I do no think I need to write about how nervous I have been since the beginning of April. The closer the race date was, the worse it was. On Wednesday, April 24, in London, I was going to collect my race number. The moment I held the printed racing number in my hand, I finally felt that it was happening, and for the first time in my nervousness, I was ultimately thrilled.
In a couple of days, I’m going to London to collect the racing number.
It all went much faster than I expected. I feel a lot of feelings from panic to ecstatic enthusiasm. I can’t believe it anyway. I think the moment of awareness will come when I run through the starting line and then the finish line.
Last summer, I started with more rigorous training when preparing for my second half marathon in October 2018. Previously, my only activity was running and yoga. Later on, I realised that there is no problem for me to breathe, but to keep the legs painless all the distance, so I started with circuit training to strengthen my legs.
From the previous article, you already know that my desire to run the London marathon had been forming in me for a couple of years. When the official ballot for the ticket entry opened at the end of April 2018, I called upon all of my courage and signed up.
Some of you already know that my beginnings in the UK have not been easy at all. One of the crucial things that helped me to overcome difficulties was running. It started with an old pair of trainers which just got me out to a park nearby. I did not look like a runner at all (I wish I looked like one now!). However, all of my little milestones helped me get to where am I now and looking back I can do this cute little review of my running history, so let’s have a look together, this journey is quite fun!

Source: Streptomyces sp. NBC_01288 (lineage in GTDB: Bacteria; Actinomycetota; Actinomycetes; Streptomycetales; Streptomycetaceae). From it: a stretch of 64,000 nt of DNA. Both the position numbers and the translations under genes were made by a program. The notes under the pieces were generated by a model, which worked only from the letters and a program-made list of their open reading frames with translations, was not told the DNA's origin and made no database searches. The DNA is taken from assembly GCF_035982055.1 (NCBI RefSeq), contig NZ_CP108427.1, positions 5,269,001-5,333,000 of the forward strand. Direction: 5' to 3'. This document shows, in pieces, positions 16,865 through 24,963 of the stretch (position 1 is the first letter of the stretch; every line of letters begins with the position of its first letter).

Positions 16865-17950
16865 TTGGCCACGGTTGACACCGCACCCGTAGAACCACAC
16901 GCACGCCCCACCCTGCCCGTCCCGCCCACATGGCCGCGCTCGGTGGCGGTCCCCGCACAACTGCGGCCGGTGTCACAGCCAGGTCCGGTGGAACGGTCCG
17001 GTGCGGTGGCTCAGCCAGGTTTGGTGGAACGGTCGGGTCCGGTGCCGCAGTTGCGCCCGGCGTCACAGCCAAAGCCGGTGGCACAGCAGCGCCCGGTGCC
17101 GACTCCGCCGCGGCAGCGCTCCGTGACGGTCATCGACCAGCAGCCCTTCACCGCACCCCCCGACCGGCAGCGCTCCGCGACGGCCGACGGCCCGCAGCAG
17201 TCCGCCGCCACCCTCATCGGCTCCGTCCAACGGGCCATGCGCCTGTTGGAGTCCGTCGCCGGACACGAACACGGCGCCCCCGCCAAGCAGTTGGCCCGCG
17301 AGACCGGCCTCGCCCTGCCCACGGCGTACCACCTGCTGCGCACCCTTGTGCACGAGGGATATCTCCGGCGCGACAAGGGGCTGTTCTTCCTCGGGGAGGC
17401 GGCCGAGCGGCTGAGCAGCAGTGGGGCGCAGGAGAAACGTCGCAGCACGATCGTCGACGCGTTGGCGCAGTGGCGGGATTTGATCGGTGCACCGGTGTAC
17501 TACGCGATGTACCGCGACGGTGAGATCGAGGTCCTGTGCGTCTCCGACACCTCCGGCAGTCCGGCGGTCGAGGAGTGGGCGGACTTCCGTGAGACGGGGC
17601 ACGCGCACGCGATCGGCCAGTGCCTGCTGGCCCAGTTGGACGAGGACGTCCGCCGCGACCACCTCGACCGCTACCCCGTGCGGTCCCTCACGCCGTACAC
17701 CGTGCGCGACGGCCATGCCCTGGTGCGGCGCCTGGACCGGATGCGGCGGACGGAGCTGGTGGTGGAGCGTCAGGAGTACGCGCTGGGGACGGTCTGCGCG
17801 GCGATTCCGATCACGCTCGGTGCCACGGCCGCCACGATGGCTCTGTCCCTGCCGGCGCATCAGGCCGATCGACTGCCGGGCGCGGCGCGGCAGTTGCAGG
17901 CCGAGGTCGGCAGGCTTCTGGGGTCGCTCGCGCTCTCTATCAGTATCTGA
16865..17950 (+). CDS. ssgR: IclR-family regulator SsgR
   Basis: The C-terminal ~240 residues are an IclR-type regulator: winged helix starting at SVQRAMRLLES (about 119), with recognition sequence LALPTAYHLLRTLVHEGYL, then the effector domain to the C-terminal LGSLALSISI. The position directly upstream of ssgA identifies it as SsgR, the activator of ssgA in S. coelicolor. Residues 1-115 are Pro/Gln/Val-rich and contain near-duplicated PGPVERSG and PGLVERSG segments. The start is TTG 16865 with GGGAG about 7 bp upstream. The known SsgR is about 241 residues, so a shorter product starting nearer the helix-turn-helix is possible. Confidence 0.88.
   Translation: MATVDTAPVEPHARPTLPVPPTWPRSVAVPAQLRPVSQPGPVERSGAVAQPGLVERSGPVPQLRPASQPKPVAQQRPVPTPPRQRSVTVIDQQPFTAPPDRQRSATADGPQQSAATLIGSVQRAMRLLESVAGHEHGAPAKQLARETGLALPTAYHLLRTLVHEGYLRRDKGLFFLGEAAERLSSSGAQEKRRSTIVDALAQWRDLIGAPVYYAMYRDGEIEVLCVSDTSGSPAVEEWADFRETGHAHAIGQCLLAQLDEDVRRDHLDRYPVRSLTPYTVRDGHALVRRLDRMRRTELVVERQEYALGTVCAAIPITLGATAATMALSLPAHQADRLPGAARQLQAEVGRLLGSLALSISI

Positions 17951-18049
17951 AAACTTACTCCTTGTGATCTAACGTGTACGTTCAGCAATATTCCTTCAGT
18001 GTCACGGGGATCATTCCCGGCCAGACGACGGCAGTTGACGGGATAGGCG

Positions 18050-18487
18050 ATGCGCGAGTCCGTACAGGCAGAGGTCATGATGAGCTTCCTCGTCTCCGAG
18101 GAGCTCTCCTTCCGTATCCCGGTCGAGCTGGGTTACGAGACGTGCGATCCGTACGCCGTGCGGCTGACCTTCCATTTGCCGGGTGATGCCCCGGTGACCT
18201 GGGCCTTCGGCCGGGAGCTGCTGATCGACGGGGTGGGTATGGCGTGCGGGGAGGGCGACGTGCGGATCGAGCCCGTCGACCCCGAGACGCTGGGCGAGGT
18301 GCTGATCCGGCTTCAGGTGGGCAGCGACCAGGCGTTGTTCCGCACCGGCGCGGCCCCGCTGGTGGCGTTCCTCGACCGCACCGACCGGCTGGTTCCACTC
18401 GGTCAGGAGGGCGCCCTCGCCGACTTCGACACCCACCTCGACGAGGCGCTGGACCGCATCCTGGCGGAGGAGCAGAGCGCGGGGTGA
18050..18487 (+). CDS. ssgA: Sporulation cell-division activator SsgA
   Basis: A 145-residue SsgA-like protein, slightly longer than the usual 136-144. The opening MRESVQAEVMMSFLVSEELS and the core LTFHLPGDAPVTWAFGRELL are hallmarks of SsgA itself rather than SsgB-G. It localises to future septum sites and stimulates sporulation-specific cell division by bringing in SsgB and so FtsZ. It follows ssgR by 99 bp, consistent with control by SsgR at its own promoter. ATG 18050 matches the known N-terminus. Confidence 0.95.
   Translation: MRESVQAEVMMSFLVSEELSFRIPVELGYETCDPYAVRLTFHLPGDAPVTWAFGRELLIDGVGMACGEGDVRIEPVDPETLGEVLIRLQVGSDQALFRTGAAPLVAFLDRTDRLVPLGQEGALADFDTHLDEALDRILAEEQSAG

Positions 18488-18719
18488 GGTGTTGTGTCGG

There were difficulties before the race. Ondra had trouble with a chain, and I was not able to get used to my new clip-on pedals. I forgot to take my feet off the pedals promptly so I looked like a victim of domestic violence after our cycling tours. Two days before the race, we were about to take a little ride when one spoke on the front wheel snapped. I got so scared that I forgot to pull my foot out of the pedal again, and I rolled over hitting my face looking like a falling elephant. My knee got hurt, and I hoped that it would be fine by tomorrow though my bike was not.
It was not necessary to set the alarm on my watch because I’m awake at six o’clock in the morning. I was sleeping very lightly. I do not feel either fresh or relaxed. The whole morning reminded me of a nightmare. We’ve done well for the time – showering, breakfast and going out but I missed the fact that another few thousand people were preparing for the race, so we spend most of the time in the car trying to find a free parking space.
When I was fifteen, I had different temporary weekend jobs to boost my budget while studying. I used to work through agencies that mainly specialised in short-term work. I remember one position especially vividly. It was a large cold store of a reputable dealer of fruits and vegetables. My role was simple – I was sorting vegetables and fruit that had been imported by trucks. The food was intended for distribution to well-known supermarkets.
Monday morning; not a morning full of optimism. To dispel resentment I do yoga, meditate, and guess what; sometimes it just does not work, it is Monday after all. When I drive to work, following the usual stop-start roads, I arrive straight in the epicentre of the classic morning traffic jam. Damn, why did I stick to the main route and not take a detour when I could?
You may have heard about this case, a restaurant owner in England was found guilty after using cheaper peanut powder in place of almond powder, which unfortunately cost one customer’s life; a man who very clearly informed the restaurant about his allergy.